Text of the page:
Watch for rain drops filled with BU knowledge
I have one final today, in Ecology, a subject that my brain was never wired to understand. I've done my best, and though, by grandparents' terms that is good enough, the last test of this academic year will surely fry every last cell of my intelligence. All of the hours of studying, memorizing, writing, reading, will be cooked to a frothy boil and by this time next week will have evaporated into the Baldwin City atmosphere.
Hopefully, as I was taught in Ecology, my evaporated knowledge, combined with my Baker University peers will return to the earth in the form of precipitation; a very well-educated raindrop. My suggestion, people of Baldwin City, is to send your youngsters outside during the next storm, mouths agape to catch the falling rain, in hopes that by some fantastic occurrence, they will absorb a smorgasbord of every subject taught at Baker.
My final final will certainly cause me to run out of Mulvane Science Hall singing in tongues and attempting to flap my arms quick enough to fly away. But it will also mark an end to a very good year, at a very good university, in very good city. I will expand on the latter.
Baldwin City is conducive to the life of university students. The city supplements our diet at the Baker cafeteria by offering the best in gourmet, late night cuisine. There are few distractions in Baldwin City, no nightclubs, late night coffee shops or pizza delivery, restaurants, or arcades; really no form of entertainment past the puritanical hour of 10. This is a very study-centered community that goes the extra mile to ensure that we, the students, are not distracted by big city frills, like stoplights.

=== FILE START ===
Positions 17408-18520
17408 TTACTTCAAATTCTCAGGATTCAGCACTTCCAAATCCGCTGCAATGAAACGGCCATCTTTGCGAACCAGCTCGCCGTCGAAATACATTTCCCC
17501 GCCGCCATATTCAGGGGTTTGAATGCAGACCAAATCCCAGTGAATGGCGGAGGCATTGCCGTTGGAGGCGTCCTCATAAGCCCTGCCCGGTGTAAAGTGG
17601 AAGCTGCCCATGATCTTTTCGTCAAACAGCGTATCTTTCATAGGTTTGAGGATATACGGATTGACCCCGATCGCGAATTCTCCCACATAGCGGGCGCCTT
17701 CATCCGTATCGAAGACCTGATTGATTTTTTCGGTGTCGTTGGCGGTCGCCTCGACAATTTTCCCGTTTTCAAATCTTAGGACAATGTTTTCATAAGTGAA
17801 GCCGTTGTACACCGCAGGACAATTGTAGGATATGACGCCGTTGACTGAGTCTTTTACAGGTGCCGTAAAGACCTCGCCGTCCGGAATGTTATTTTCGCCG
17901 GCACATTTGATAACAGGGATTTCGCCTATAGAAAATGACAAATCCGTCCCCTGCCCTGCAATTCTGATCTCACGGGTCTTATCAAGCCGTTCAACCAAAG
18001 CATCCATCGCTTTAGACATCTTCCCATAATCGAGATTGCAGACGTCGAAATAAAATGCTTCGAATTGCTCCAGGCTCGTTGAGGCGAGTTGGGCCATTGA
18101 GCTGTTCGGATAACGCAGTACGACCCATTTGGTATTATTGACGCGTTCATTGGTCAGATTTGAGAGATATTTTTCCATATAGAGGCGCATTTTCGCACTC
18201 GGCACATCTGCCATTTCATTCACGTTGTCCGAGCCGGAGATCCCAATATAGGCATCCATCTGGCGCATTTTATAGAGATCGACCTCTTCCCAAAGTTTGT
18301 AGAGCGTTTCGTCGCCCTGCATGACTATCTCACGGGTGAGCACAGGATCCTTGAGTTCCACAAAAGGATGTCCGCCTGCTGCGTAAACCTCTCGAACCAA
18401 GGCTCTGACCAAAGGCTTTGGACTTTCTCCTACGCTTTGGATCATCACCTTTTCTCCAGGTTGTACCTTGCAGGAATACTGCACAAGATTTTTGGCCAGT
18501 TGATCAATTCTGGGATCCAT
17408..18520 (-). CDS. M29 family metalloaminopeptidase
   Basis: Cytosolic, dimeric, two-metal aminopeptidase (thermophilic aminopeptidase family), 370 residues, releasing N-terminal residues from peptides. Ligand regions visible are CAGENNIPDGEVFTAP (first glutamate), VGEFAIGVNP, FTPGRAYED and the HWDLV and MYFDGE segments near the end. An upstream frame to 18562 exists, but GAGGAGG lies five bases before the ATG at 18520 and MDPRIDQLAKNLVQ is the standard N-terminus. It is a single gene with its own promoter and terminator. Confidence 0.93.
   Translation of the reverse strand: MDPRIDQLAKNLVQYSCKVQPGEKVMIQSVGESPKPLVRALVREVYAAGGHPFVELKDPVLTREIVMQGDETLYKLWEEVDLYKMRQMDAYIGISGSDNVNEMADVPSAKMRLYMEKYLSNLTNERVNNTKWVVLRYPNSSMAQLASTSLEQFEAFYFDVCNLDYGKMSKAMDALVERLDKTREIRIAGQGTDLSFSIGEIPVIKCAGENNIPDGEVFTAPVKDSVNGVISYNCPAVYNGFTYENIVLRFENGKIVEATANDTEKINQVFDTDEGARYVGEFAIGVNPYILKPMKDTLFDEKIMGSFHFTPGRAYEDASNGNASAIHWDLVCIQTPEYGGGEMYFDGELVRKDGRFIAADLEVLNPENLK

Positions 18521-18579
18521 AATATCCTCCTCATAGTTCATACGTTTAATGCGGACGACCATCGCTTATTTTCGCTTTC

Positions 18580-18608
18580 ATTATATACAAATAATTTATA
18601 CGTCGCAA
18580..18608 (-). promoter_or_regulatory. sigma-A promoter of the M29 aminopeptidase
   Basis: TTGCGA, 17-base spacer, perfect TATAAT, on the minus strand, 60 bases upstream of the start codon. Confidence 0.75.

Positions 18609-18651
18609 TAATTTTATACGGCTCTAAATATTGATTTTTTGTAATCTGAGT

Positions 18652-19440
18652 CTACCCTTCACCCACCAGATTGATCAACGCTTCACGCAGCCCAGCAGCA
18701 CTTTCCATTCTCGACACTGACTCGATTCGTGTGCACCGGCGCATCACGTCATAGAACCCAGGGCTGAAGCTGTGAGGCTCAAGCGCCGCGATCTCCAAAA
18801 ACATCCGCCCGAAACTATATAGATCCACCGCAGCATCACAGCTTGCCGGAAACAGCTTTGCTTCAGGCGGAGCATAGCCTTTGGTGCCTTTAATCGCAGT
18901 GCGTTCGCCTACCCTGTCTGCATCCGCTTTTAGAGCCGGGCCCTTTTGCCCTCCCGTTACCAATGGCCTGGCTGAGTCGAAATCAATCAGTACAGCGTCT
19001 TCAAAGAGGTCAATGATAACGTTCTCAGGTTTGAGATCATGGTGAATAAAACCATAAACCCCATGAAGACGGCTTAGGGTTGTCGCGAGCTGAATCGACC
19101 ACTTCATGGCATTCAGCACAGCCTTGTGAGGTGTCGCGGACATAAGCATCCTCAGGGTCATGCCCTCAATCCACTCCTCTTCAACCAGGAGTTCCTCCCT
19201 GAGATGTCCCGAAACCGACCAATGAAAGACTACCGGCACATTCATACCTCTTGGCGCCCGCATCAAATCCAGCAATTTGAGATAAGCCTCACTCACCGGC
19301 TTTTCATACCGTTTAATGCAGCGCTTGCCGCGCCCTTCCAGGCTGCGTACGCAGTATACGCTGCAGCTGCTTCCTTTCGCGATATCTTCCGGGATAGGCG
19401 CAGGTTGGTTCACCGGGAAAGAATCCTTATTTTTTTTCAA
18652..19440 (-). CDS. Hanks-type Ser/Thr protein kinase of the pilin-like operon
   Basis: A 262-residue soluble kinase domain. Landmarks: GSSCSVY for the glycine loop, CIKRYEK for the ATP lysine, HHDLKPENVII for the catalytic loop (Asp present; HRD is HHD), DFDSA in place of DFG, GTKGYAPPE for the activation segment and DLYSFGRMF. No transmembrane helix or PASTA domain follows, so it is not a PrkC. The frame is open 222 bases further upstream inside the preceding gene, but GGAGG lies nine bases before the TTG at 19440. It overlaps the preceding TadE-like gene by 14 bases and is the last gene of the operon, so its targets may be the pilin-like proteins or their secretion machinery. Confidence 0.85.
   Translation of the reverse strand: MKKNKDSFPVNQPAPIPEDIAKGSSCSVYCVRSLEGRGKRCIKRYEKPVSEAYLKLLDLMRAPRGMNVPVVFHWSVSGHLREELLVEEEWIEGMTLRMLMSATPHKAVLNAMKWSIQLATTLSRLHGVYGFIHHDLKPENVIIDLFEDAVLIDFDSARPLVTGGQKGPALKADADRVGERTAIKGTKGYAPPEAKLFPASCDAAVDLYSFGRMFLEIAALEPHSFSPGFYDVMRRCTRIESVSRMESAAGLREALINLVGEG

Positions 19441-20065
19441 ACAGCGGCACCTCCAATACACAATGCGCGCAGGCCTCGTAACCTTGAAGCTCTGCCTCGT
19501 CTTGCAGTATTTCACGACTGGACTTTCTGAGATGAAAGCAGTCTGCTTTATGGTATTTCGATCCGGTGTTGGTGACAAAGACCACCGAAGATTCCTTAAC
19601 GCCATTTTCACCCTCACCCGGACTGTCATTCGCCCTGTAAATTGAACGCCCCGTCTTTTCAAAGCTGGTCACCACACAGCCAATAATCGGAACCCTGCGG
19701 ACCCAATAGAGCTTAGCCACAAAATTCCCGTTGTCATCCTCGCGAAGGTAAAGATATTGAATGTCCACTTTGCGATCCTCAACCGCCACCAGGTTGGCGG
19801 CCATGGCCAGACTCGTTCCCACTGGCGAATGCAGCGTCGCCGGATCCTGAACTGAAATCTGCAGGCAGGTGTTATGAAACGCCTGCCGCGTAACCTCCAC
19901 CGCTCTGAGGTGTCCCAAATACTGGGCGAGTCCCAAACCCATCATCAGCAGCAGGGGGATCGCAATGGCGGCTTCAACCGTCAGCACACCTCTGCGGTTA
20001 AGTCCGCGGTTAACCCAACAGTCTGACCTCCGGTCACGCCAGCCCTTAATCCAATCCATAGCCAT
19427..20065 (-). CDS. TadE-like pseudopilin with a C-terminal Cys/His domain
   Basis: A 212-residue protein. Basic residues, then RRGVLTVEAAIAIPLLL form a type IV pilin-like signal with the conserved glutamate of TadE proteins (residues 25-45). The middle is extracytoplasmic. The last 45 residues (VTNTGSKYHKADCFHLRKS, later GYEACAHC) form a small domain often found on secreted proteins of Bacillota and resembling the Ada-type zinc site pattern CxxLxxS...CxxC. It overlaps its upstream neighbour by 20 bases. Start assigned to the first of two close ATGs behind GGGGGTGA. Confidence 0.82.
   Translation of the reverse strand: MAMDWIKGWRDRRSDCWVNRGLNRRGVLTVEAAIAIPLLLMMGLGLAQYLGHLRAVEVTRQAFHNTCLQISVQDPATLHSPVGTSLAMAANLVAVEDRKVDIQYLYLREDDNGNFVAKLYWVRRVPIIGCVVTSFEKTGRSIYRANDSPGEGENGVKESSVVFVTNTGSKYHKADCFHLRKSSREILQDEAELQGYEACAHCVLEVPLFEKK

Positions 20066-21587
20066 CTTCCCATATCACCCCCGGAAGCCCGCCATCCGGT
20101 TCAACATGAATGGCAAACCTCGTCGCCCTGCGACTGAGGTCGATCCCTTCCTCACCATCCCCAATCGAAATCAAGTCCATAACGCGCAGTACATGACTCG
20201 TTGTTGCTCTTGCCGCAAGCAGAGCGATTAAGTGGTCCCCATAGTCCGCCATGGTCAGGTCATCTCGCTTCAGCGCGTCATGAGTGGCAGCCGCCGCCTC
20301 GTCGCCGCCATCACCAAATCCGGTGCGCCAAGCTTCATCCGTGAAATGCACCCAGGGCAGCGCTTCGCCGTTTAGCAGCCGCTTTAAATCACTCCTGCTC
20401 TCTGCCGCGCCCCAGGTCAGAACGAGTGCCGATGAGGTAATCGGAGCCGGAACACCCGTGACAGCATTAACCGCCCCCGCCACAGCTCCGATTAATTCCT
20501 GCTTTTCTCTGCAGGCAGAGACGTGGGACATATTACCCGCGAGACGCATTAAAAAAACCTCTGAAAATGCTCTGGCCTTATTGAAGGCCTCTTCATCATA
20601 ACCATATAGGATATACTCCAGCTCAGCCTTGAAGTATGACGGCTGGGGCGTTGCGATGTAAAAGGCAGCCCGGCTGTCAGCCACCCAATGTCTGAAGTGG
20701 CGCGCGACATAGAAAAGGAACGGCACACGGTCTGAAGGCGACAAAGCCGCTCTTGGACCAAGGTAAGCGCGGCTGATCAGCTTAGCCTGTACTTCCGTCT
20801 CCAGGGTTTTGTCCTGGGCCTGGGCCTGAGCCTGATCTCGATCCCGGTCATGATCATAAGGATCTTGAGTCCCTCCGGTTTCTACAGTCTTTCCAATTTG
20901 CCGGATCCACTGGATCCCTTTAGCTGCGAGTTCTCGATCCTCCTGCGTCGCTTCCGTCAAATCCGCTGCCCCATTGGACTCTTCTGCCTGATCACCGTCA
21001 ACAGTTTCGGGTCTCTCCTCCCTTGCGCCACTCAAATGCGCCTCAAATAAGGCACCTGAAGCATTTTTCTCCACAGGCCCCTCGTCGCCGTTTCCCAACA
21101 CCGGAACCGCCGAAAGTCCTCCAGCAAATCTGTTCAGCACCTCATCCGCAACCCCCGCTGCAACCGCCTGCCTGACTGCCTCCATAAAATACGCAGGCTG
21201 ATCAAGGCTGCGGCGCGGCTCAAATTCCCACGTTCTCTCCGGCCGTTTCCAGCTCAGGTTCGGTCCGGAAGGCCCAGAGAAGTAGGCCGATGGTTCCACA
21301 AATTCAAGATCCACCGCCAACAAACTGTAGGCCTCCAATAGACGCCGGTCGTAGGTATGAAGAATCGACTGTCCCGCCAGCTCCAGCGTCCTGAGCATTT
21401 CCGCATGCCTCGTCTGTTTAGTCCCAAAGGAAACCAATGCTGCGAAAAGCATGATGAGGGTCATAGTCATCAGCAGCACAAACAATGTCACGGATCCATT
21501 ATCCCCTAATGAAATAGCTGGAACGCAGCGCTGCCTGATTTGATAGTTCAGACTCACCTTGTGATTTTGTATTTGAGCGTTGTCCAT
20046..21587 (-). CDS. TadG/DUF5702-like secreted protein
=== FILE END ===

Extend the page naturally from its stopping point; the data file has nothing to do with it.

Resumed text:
One aspect of Baldwin City is both a pro and a con for students. After each light drizzle, we either lose unsaved term papers to a power outage, or we are forced to stop studying and go to sleep, content with the darkness that hopefully will continue well into the next day and cancel classes.
There is something special though, about the relationship between a small city and a small university. Obviously, one alone is not nearly as successful without the other. As the Baker students depart and the city relaxes into newfound parking spaces, less traffic and shorter drive-through lines we ask that you leave the light on for us, and await our return. We will be back, next fall, with diverse ideas and events and volunteer projects sure to better the city. Our brains will have replenished themselves during the seemingly slow summer days.
I already packed and I am ready to move out of my dormitory room. I didn't want to wait until my finals were finished. The simplest of tasks such as folding clothes into a box or gathering books into milk crates might not be possible for a while. Large and small motor skills evaporated along with my knowledge. I will find the strength to wave good-bye, as I drive a year's worth of memories home, and I won't forget the way back, to my very good university, in this very good city.
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